Coming out at work is complex and an ongoing dilemma, research finds

Less than a third of LGBTIQ+ employees are out to all their colleagues and this significantly compromises their wellbeing and work performance, new research has found.

While almost 75 per cent of lesbian, gay, bisexual, transgender/gender diverse, intersex and queer (LGBTIQ+) employees said it was important to be comfortable to be out at work, only 32 per cent were out to all their work colleagues. 

According to the Out at Work: from Prejudice to Pride report released today, roughly 25 per cent of employees were out to some people and almost 40 per cent were out to most people at work.

The joint RMIT and Diversity Council Australia (DCA) report highlighted the complexities related to coming out at work – from coming out multiple times a day, week or year; coming out to some colleagues but not others; and being outed against their will.

One person interviewed said his engagement announcement was dismissed by colleagues but he was then asked to contribute when a heterosexual colleague became engaged. Another person shared their experience of non-inclusive language when a colleague said “I don’t care if you’re gay, I’ll treat you like you’re normal”.

The report also found:

  • Workers who were not out to everyone at work were almost 50 per cent less satisfied with their job compared to colleagues who were out to everyone.
  • LGBTIQ+ employees at inclusive organisations were at least twice as likely as employees in non-inclusive cultures to innovate, achieve and provide excellent customer service.
  • Only 14 per cent of workers who had more than one LGBTIQ+ attribute, such as being transgender and gay or bisexual, were out to everyone at work.
  • Eight per cent of LGBTIQ+ workers had more than one LGBTIQ+ attribute and these workers experienced ‘double jeopardy’ when it came to the risks of being out at work. 
Less than a third of LGBTIQ+ employees are out to all their colleagues and this significantly compromises their wellbeing and work performance, new research has found.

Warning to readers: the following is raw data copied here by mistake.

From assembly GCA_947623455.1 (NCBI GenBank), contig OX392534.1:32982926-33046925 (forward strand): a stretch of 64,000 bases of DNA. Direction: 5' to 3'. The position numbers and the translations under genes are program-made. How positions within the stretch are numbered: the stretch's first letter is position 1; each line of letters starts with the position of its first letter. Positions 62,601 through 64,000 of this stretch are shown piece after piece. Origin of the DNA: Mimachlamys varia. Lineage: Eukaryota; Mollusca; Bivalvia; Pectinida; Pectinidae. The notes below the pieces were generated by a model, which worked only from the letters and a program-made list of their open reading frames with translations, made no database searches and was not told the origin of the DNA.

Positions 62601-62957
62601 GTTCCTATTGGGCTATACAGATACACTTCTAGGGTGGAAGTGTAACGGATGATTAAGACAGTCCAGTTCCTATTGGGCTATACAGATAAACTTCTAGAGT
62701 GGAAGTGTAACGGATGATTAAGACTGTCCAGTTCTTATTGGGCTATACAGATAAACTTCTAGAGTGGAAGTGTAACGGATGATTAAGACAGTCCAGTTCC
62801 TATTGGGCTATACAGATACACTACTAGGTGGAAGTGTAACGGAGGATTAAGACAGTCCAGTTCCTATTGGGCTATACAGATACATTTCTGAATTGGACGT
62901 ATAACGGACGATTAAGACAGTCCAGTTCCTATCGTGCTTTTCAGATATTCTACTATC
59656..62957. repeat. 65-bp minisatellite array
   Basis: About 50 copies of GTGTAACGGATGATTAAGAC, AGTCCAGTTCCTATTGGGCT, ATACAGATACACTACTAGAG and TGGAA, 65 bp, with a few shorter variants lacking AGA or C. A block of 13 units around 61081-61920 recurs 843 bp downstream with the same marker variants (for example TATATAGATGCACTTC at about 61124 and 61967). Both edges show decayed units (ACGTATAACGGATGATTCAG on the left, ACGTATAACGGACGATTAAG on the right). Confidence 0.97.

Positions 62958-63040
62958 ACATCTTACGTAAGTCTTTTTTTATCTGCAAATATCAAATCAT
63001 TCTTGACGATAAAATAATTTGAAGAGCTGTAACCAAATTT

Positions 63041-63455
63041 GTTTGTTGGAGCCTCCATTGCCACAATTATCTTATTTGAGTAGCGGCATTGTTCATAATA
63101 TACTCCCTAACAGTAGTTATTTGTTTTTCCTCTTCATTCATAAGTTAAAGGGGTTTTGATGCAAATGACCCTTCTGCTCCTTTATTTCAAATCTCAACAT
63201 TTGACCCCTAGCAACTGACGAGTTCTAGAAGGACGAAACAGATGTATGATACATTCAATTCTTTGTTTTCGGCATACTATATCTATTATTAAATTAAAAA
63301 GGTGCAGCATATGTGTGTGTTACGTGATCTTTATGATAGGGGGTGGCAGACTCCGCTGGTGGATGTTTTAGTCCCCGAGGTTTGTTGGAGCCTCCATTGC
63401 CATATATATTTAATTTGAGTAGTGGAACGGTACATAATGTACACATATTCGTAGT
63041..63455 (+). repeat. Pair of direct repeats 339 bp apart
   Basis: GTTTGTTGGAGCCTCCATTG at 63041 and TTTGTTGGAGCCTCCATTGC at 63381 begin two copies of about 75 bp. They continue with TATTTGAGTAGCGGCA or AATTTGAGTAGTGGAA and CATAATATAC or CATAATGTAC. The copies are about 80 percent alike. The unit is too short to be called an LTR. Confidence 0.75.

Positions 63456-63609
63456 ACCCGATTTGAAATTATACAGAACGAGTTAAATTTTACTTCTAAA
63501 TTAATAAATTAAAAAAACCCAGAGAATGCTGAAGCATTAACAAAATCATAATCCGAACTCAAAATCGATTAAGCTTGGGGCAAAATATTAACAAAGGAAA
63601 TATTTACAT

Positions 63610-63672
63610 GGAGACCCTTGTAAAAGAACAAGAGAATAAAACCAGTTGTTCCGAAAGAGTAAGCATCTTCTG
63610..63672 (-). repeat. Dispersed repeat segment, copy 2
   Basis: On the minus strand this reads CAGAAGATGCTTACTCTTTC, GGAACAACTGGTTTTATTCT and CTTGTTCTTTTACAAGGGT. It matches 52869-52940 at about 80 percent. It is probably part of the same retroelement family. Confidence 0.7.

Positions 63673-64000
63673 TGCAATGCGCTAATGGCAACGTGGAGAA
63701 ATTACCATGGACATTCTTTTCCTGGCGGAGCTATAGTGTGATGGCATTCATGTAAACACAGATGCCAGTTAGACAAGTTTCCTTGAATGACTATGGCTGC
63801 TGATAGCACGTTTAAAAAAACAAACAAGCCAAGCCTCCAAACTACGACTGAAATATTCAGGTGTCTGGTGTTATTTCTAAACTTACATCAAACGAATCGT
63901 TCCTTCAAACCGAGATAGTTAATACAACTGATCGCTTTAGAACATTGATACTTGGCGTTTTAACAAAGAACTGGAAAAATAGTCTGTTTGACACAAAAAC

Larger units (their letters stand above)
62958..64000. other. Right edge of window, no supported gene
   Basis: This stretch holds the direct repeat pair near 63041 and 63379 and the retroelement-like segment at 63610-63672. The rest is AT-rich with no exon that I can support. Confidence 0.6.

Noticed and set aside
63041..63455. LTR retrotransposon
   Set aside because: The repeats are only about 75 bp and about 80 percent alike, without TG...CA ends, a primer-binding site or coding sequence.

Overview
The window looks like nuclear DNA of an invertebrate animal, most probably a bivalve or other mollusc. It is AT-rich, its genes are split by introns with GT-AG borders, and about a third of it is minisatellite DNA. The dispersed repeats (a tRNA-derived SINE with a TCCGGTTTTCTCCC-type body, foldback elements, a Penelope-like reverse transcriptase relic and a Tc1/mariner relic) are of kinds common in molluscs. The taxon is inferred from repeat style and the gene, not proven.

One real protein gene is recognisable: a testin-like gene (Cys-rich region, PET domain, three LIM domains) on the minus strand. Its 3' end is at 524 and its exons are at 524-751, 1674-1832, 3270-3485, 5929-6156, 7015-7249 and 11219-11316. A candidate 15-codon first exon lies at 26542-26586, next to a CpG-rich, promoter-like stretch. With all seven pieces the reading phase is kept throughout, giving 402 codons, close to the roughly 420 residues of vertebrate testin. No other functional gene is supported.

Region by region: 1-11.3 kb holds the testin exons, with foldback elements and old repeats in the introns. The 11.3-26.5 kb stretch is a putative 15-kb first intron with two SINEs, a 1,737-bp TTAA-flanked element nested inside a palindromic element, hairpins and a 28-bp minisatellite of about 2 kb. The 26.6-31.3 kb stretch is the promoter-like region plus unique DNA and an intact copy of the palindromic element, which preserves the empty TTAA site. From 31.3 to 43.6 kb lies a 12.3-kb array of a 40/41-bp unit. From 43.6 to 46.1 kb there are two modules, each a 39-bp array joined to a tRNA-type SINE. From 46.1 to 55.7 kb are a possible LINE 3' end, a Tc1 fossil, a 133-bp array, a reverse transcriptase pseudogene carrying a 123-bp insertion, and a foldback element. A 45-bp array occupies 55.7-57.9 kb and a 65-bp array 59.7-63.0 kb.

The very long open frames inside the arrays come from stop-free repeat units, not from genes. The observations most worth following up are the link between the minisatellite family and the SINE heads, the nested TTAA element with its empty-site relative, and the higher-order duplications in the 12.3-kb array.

The report was based on an online survey of more than 1,600 LGBTIQ+ workers about their experiences, as well as face-to-face think tanks with more than 60 LGBTIQ+ employees working at various levels across a range of organisations and industries.

Workplace culture, genuine bold leadership and policies were identified as the keys to creating an environment where LGBTIQ+ staff felt safe to come out.

RMIT workplace diversity expert and Out at Work lead researcher Dr Raymond Trau said much of the existing research highlighted that while coming out at work was beneficial, it could have consequences. 

“Many people realise coming out at work is complex but don’t always realise that it’s not a one-off event,” Dr Trau said.

“It's is an ongoing dilemma for many LGBTIQ+ workers, particularly when they start a new job or meet new co-workers and may have to go through that process all over again.

“Even LGBTIQ+ workers who are very comfortable with their identity and have come out many times still need to think twice when they work in a job or occupation that is homophobic, transphobic or not LGBTIQ+ inclusive.

“This explains why our findings still show that coming out remains a problem in the workplace.”

RMIT workplace diversity expert and Out at Work lead researcher Dr Raymond Trau said much of the existing research highlighted that while coming out at work was beneficial, it could have consequences.

Dr Trau, who lectures in the School of Management and is a member of RMIT’s Centre for People, Organisation and Work, said the report also identified six blockers to inclusive culture that enabled real choices about being out at work and practical ways organisations could overcome them.

The advice included:

  1.  Making LGBTIQ+ staff visible in the workplace, but not too visible.
  2.  Understanding the diversity of LGBTIQ+ people.
  3. Having the courage to call out harassment.
  4. Using ‘words that worked’ and were inclusive.
  5. Disrupting assumptions around the LGBTIQ+ community.
  6. Creating a sense of togetherness through genuine partnerships between LGBTIQ+ staff and their non-LGBTIQ+ allies.

Diversity Council of Australia CEO Lisa Annese said genuine workplace inclusion was still eluding LGBTIQ+ employees.

Annese said, for many Australians the 2017 marriage equality vote was their chance to have their say on an issue in the public domain, but the issue was deeply personal for the LGBTIQ+ community whose lives and relationships were in the national spotlight.

“Despite last year’s victory on marriage equality, a large proportion of LGBTIQ+ employees are still not comfortable being themselves at work. And yet hiding who they are can be costly not only to their own wellbeing, but also to the organisations they work for and the broader Australian economy,” she said.

“This report comprehensively quantifies the business case for creating LGBTIQ+ inclusive workplaces in Australia.

“I urge employers to take a good look at what they can do to take advantage of the benefits; not only for their LGBTIQ+ employees, but for their organisation as a whole.”

The Diversity Council of Australia is an independent not-for-profit peak body leading diversity and inclusion in the workplace.

Listen to Dr Raymond Trau talk about the research findings here

Story: Amelia Harris 

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